“Intel has admitted it is facing a microchip shortage due to a surprising rally in the personal computer market.” 
This is a significant admission. Global PC demand has been higher than expected of late. Intel chief (interim) Bob Swan has confirmed this by “…publishing an open letter warning business partners that supply was “tight”. 
… and saying:
“The surprising return to PC market growth has put pressure on our factory network … supply is undoubtedly tight, particularly at the entry level of the PC market…” 
Experts expect the shortage to linger throughout the year. Obviously this plays into the retail holiday season at year’s end.
My own take is that Intel will gain in the short term due to price increases and speculators attempting to exploit the shortage; however, supply contracts are often long term in nature to avoid situations like this and Intel will most certainly lose future revenue if they cannot keep up with the pace of demand. Long term, Intel’s goodwill with down-line manufacturers will most certainly suffer. I think future supplier contract negotiations will become even more difficult for Intel. Better forecasting of demand for the products that lie within their wheelhouse should not be a struggle, but seems it has been.
As I track my various dividend holdings, I am always looking for entry points. Gotta spend that dry-powder every now and then, right? I use a set of signals to help me decide what fair value for a dividend stock should be. Intuitively, if current price is below what I think fair value should be, it’s time to dig deeper. When looking at Intel (INTC), certain signals suggest it’s time for me to consider buying again.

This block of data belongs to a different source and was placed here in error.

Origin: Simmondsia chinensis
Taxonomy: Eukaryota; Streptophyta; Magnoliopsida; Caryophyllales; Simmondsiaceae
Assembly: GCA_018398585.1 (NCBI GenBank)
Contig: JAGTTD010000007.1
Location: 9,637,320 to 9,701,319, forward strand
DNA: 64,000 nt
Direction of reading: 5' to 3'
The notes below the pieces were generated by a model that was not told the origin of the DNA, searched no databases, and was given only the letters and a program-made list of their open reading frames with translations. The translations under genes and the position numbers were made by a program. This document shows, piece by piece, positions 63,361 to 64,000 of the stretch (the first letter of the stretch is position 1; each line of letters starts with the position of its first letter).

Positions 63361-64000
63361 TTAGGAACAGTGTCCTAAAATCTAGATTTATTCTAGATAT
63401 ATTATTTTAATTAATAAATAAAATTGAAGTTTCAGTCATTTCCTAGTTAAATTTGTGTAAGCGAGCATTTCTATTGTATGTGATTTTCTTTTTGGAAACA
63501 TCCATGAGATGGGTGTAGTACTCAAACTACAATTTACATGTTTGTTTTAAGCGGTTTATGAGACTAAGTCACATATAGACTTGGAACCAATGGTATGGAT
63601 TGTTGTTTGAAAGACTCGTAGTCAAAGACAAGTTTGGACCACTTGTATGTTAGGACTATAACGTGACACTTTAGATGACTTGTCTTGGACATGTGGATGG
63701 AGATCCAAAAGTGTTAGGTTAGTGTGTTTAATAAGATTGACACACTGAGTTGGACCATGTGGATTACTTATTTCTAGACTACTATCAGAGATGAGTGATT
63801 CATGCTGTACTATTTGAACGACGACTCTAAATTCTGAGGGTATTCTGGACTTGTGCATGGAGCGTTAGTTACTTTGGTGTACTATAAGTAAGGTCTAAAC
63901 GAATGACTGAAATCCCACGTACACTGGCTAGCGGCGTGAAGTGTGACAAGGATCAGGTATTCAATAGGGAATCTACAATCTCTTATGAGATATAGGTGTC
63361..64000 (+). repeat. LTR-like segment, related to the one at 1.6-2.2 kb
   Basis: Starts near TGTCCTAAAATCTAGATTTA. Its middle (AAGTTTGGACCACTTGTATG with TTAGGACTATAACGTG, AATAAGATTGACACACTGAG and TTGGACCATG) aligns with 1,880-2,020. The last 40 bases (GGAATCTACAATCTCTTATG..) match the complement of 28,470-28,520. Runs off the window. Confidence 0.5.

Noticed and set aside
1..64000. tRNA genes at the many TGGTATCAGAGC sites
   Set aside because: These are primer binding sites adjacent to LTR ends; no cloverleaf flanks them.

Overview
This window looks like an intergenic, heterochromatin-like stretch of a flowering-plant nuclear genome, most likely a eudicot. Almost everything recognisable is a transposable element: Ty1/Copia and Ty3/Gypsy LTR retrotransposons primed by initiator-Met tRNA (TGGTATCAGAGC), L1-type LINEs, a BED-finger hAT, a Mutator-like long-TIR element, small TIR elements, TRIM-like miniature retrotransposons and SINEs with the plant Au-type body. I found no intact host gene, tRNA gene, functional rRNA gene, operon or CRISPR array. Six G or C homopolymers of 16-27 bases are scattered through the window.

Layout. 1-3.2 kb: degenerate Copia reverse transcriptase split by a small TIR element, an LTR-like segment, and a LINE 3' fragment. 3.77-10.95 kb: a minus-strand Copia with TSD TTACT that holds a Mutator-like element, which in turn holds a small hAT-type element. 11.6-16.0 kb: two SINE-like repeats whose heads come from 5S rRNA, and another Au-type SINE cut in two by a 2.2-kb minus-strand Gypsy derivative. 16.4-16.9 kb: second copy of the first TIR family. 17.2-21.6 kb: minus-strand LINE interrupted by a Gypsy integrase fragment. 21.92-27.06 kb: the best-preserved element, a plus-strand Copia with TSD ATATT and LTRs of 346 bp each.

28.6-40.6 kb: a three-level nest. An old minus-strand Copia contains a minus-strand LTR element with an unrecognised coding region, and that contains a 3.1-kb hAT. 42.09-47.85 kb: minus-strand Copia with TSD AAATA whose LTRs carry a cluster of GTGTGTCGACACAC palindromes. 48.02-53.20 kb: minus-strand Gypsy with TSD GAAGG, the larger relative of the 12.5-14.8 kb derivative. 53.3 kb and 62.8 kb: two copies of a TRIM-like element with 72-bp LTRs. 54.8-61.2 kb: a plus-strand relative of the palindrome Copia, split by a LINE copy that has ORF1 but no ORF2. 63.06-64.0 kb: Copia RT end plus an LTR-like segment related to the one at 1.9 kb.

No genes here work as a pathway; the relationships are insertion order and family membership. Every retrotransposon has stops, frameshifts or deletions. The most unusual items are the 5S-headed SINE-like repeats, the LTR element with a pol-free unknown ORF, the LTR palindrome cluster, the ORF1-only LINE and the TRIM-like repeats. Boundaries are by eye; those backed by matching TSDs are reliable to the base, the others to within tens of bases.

Intel is trading below fair market value.
Pro’s: Price, Payout Ratio, Sales Growth, P/E.
Con’s: Chowder (Yield + CAGR), EPS
Consider Buying: $49.84
Consider Selling: $62.96
Current Price: $45.42 <<< Hello!
Different Valuation Methods – Analysis Part 1
Using different data elements and ratios, I calculate or research what a fair price for the stock would be. I then assign a weighting value to each method and come up with an aggregate fair price.
This is the final stock price value I use to determine if the price is inline with, above, or below current market price. Instead of an average of all the values above, I just use separate weights for each measure when coming up with a final value.
Quality Signals – Analysis Part 2
Price is a large factor in my buy decision (shown in Part 1 above), but I also look at various other buy signals. I weight each signal, based on my opinion of what is most important to me, and come up with an aggregate buy score (0-100%). The higher the score, the stronger the buy signal. Anything above 60% warrants my consideration.
Price is at least 5% below fair market value (covered in Part 1 above) : YES
I add a weighting I have defined for each of these signals and then transform those binary values (yes or no) into a 0-100% scale. 0% = lowest possible buy signal, 100% = highest possible buy signal.
For INTC, this current comes out to 80%.
My Dividend Investing portfolio is slightly underweight on Technology stocks, so I have been looking to boost that. Intel is currently trading at what I believe is well below fair market value. Buy signals give it a score of 80% (indicates positive quality). Both of these together indicate I should give strong consideration to buying more shares for my portfolio. Obviously I will need to take into consideration non-financial topics, such as criticism of Intel’s current leadership, chip market saturation (demand issues), etc. (but that’s all for another article).